For those who’ve gazed the rolling hills of Arlington National Cemetery, experienced the Changing of the Guard at the Tomb of the Unknown Soldier, or felt the damp breezes on the beaches of Normandy, there’s a reverence in these places that lends sobering context to our lives.
This context goes beyond platitudes about service and sacrifice, because in these places, we realize it’s not just ideals to which we pay tribute, but people—sons and daughters, husbands and wives, brothers and sisters, fathers and mothers. Those who fell in war were our neighbors. They lived in real homes on streets with names, just like ours. They wanted to come home, yet they willfully went on a patrol, climbed in a cockpit, or boarded a ship—soberly knowing they may never have the chance to do so. But they went anyway to make sure you I may carry on. These Alabamians realized in an awful, war-torn moment that their lives were ending in violence, though we pray that in those moments they also knew peace.
Related: Alabama remembered: the can’t miss veterans’ stories for Memorial Day weekend
These soldiers, sailors, airmen, and Marines were much like us, with dreams for the future and treasures of the present no different than our own. They wanted to come back to the windy country roads that led to their Alabama farms, and the city streets of towns like Birmingham and Mobile that led to the neighborhoods where they were known. They wanted to laugh with their friends, thank their dads, and hug their moms. They wanted to hold their wives’ hand on a peaceful stroll after supper, sing to their daughters at bedtime, and take their sons fishing on spring days like today. They wanted to do all of these things a thousand more times, and I suspect that in their final moments in those distant, cold lands, they thought of such things and realized their sacrifice was not at all in vain.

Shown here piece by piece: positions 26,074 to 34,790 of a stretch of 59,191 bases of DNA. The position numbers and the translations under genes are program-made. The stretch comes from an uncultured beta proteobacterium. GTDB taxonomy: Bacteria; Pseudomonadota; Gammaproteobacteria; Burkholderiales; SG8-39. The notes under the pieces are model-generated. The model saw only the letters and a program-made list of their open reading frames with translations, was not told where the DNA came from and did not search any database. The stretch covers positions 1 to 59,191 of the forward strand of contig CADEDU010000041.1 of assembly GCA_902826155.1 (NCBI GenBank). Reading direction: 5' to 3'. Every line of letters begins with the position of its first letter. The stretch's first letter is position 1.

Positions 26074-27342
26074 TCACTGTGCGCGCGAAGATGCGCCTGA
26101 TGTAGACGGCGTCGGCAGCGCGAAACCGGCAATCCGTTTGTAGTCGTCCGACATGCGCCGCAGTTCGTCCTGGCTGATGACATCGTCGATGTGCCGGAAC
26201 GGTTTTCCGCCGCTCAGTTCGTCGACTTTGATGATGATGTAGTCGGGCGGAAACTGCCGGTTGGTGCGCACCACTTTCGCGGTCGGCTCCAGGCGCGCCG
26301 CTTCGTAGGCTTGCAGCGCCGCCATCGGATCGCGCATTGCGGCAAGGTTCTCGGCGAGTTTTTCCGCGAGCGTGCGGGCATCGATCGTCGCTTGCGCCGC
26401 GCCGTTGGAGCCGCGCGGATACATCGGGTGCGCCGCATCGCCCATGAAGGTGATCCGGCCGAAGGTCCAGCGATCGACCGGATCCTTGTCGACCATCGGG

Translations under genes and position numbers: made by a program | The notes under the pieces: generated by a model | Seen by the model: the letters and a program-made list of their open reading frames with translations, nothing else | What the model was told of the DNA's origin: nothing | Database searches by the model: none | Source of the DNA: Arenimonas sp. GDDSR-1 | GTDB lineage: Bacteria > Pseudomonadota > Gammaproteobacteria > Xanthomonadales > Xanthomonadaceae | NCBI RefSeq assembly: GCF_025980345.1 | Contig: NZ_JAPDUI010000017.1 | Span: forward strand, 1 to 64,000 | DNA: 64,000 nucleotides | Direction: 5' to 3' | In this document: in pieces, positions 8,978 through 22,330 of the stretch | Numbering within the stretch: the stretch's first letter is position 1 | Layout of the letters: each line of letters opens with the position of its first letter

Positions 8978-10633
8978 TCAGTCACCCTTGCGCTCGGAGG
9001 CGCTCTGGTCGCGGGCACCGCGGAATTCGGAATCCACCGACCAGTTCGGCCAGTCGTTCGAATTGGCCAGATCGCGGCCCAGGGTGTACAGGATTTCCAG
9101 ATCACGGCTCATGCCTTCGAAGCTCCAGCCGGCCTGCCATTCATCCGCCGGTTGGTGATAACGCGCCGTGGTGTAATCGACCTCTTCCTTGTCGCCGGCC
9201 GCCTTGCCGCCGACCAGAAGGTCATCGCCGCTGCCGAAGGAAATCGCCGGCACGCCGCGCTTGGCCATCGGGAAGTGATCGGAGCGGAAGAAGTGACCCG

It’s those men and women whose lives we’ll honor this weekend, especially on Monday. So as you gather with your family, unplug from your devices, pack your cars, and grill your steaks this Memorial Day, please bow your head and thank God for all those brave Alabamians who set aside their own security to provide ours. And should you know any of their families, please take the time to honor them too.
Link: A roll of Alabamians who have died in wars starting with World War I
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